FACES & PLACES: Clapp among those preserving Maplesville’s historyBy Emily Beckett Published 9:43am Wednesday, August 7, 2013
Editor’s note: This story appeared in The Clanton Advertiser’s annual Faces & Places publication. Copies are still available at the the Advertiser’s office at 1109 Seventh St. N. in Clanton, or you can read the full publication online here.
With a population of nearly 700, the town of Maplesville is much smaller than Clanton to the east with more than 8,000 residents.
But longtime Maplesville residents like Clem Clapp have seen—and helped—the town progress from simply a railroad pass-through to a place where people want to raise their families and retire.
Clapp, 62, and his wife Diane have lived in Maplesville most of their lives.
Diane was from Stanton, and they met in fifth grade at Maplesville and started dating when they were seniors.
Clapp’s mother grew up in Maplesville. Following her graduation from The University of Alabama in the 1930s, she went to work with the WPA and eventually ended up in Monroeville, where she met Clapp’s father.
They married, moved to Maplesville in 1940 and bought the hardware store from Hyman Atcheson.
Clapp’s roots in Maplesville trace back multiple generations.
“I have lived about eight miles from where my great-great-great-grandparents moved into the county,” Clapp said. “I’m not very mobile I guess.”
Over the years, Clapp has been instrumental in promoting and preserving the town’s history.
He and Joel Atchison started the Maplesville Historical Society about five years ago and currently serve as the group’s vice president and president, respectively.
Clapp also spearheads Heritage Day, the group’s largest annual fundraiser occurring in downtown Maplesville in the spring.
“We’ve had four of these Heritage Days,” Clapp said. “I guess we were the instigators of it, and folks kind of got on board with it. It’s been an interesting journey for history stuff.”
Heritage Day gives local and out-of-town guests a chance to peek inside the Maplesville Train Depot and see the town’s history displayed in a pictorial exhibit featuring old photographs, drawings and documents.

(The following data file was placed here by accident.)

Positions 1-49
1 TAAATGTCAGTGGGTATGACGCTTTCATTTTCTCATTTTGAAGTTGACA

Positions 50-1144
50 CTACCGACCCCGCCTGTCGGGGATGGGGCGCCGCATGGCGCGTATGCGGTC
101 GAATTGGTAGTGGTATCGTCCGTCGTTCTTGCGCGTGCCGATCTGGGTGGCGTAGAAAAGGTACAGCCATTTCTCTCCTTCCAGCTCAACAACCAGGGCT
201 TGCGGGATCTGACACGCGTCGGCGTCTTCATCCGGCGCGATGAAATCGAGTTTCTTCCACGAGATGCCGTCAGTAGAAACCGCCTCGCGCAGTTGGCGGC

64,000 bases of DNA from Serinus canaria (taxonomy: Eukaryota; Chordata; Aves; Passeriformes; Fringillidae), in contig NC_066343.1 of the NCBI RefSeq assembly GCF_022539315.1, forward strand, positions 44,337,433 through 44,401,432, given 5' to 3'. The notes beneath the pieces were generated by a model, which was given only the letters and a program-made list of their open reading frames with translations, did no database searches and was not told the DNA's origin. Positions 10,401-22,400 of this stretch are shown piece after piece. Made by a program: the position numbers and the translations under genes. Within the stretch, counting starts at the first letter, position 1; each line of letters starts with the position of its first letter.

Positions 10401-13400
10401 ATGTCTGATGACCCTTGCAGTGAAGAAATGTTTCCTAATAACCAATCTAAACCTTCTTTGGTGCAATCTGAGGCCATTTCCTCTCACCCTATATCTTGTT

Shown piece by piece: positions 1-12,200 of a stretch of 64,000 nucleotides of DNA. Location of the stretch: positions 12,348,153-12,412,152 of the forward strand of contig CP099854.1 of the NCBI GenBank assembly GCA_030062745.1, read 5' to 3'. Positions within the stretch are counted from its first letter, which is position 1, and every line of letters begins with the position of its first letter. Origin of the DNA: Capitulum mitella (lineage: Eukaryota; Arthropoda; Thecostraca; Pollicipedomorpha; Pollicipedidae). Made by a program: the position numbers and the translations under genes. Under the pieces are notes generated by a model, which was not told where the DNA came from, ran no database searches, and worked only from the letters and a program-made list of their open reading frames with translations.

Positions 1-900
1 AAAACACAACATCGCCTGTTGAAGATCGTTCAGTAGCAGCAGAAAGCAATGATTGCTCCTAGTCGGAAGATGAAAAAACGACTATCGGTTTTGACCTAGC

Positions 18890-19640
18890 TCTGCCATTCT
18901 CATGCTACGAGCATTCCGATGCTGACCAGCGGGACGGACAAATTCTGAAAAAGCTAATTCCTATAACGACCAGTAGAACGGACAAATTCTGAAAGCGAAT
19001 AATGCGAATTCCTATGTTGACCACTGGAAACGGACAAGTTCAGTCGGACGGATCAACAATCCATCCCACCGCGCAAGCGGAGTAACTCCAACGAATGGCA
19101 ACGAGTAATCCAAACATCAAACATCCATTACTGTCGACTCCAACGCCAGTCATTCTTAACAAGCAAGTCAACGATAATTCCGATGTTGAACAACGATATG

Clapp said the first depot was built in the 1850s and was burned by Wilson’s raiders in 1865.
A new depot was built in 1866, but in 1911, a fire in the business district destroyed it and other structures.
The third depot—the one still standing—was built circa 1912 and houses the Maplesville Senior Center.
Local historian Wayne Arnold, also a Maplesville Historical Society member, stands inside the depot during Heritage Day and talks about the Battle of Ebenezer Church and war-related artifacts he has collected in the Maplesville and Stanton areas over the years.
“He’s really a walking treasure for local history,” Clapp said.
Organizers added a 5K to this year’s Heritage Day in an effort to cultivate more interest in the event, proceeds from which the group has dedicated to preserving a town landmark known as the Foshee house, located off Highway 22 in the area considered Maplesville’s historic district.
The house, built by Noah Foshee in the late 1800s, sustained extensive damage in the January 2012 tornados.
Last fall, the town council gave the historical society permission to have the house repaired.
“It was an idea that it was up to the historical group to raise the money to at least get the roof fixed so it will be protected,” Clapp said. “This should complete the outside of it and have it protected from elements. It will make that end of town more attractive.”
Clapp retired from Peachtree Bank, originally named Bank of Maplesville, as executive vice president in July but plans to serve on the board of directors of the bank his grandfather helped start in 1919.
Clapp said he and his wife also plan to stay in Maplesville, “a nice, little rural Alabama town,” in his words.
“You have a small-town atmosphere,” Clapp said. “It kind of has its own character, it’s evolved a lot over the years, but you still have basic folks that still care about the town and want to see it sustain itself anyway. We could always have more, but we’re glad to have what we have.”